Mitsubishi Heavy Industries (MHI) said it has developed a bulk carrier ship that will enable reductions in CO2 emissions by about 25 per cent compared with conventional bulk carriers.
MHI will encorporate its design into three grain carriers that will be built for Archer Daniels Midland Company (ADM) of the US. The ships are going to be built by Oshima Shipbuilding in Nagasaki, Japan.
The bulk carrier design adopts the company’s Mitsubishi Air Lubrication System (MALS,) which is claimed to reduce frictional resistance between the vessel hull and seawater using air bubbles produced by blowers at the vessel bottom.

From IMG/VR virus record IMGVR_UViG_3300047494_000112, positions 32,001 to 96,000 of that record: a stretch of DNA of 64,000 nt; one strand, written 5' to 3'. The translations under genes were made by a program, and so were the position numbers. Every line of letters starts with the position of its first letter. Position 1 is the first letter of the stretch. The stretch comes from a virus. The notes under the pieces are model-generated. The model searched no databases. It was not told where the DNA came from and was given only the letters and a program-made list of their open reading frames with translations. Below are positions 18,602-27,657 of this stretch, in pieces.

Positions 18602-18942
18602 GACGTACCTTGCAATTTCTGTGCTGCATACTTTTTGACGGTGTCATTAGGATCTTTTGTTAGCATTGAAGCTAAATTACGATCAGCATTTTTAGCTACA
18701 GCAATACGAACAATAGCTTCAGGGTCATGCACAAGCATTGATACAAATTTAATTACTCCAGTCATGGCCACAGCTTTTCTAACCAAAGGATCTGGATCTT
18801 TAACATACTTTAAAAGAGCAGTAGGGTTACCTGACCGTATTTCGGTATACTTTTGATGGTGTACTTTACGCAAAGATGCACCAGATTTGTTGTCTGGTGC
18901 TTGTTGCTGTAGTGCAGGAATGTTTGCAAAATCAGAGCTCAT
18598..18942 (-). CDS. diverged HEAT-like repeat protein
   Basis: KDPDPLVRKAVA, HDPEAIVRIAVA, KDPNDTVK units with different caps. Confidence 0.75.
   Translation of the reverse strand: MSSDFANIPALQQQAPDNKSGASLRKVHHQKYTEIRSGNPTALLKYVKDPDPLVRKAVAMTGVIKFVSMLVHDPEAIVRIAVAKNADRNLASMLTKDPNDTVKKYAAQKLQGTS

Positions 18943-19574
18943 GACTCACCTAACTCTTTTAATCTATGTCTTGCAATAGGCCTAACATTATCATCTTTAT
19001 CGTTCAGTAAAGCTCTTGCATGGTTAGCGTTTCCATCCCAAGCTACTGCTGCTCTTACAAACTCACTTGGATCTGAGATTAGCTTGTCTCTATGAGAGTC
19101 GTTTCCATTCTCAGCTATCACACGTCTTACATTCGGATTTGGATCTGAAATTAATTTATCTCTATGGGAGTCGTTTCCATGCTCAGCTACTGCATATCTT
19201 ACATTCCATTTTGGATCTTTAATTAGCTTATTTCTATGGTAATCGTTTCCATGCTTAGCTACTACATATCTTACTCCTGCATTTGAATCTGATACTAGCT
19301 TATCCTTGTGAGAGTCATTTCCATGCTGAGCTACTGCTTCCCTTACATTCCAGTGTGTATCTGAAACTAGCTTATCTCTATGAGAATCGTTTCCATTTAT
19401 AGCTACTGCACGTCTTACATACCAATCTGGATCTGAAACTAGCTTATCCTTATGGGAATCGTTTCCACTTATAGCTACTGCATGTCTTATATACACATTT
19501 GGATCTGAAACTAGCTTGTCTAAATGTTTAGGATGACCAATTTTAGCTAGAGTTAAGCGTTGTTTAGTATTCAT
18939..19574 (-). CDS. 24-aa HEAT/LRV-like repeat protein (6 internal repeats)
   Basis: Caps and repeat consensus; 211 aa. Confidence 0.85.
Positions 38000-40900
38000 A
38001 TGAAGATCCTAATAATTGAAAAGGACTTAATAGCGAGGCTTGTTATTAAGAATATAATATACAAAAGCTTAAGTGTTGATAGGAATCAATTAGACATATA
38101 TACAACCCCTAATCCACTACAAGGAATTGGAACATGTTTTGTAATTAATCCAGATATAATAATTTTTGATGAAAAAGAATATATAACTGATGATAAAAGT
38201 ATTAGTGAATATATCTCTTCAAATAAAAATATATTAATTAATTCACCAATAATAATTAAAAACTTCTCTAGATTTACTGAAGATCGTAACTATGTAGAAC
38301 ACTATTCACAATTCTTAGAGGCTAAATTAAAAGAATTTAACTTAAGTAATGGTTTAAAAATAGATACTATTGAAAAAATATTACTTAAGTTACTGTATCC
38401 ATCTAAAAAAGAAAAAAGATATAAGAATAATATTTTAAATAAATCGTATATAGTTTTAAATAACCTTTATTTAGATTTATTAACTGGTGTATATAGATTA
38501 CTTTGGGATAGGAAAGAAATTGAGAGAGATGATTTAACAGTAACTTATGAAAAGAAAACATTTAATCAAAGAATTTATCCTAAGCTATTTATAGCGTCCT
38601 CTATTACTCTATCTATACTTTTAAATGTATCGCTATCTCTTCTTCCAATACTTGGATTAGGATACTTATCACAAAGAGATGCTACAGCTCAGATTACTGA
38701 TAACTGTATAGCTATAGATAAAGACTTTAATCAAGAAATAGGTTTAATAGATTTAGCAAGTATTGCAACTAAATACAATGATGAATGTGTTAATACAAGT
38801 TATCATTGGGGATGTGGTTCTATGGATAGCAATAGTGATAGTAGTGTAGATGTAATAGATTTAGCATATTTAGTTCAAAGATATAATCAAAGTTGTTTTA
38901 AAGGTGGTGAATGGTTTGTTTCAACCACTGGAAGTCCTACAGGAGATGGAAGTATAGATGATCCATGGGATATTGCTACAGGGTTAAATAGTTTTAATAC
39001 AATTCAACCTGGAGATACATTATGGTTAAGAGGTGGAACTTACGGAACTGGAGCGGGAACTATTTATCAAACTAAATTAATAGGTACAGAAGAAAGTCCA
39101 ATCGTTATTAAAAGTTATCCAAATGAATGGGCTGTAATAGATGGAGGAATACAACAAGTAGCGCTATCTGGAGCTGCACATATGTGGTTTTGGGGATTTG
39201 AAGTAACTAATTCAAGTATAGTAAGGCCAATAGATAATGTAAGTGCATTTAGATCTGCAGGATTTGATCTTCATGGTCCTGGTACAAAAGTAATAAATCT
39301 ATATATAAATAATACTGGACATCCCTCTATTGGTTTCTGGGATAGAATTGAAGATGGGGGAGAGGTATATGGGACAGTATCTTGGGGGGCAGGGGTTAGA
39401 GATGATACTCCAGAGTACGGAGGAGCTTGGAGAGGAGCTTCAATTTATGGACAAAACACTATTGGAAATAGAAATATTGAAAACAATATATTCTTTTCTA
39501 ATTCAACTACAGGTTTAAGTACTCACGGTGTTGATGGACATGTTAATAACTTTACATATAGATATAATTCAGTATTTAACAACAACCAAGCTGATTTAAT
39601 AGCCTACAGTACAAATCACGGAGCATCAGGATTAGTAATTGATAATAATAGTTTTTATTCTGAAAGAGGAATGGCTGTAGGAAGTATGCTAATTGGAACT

The three grain carriers are also reported to feature a newly shaped bow that will reduce wave-making resistances. For propulsion, the ship is said to adopt a system that effectively converts the main engine power into propulsion power by positioning fins forward of the propellers and placing particular grooves in the propeller boss cap.
The three grain carriers will be 95,000 deadweight tonnage (DWT) vessels that will measure 237m in length, 40m in width and 12.5m in designed draught.
MHI has pledged to continue developing ships that address CO2 reduction and has plans to focus on its ‘Eco-ship’, and sales expansion of related systems and equipment.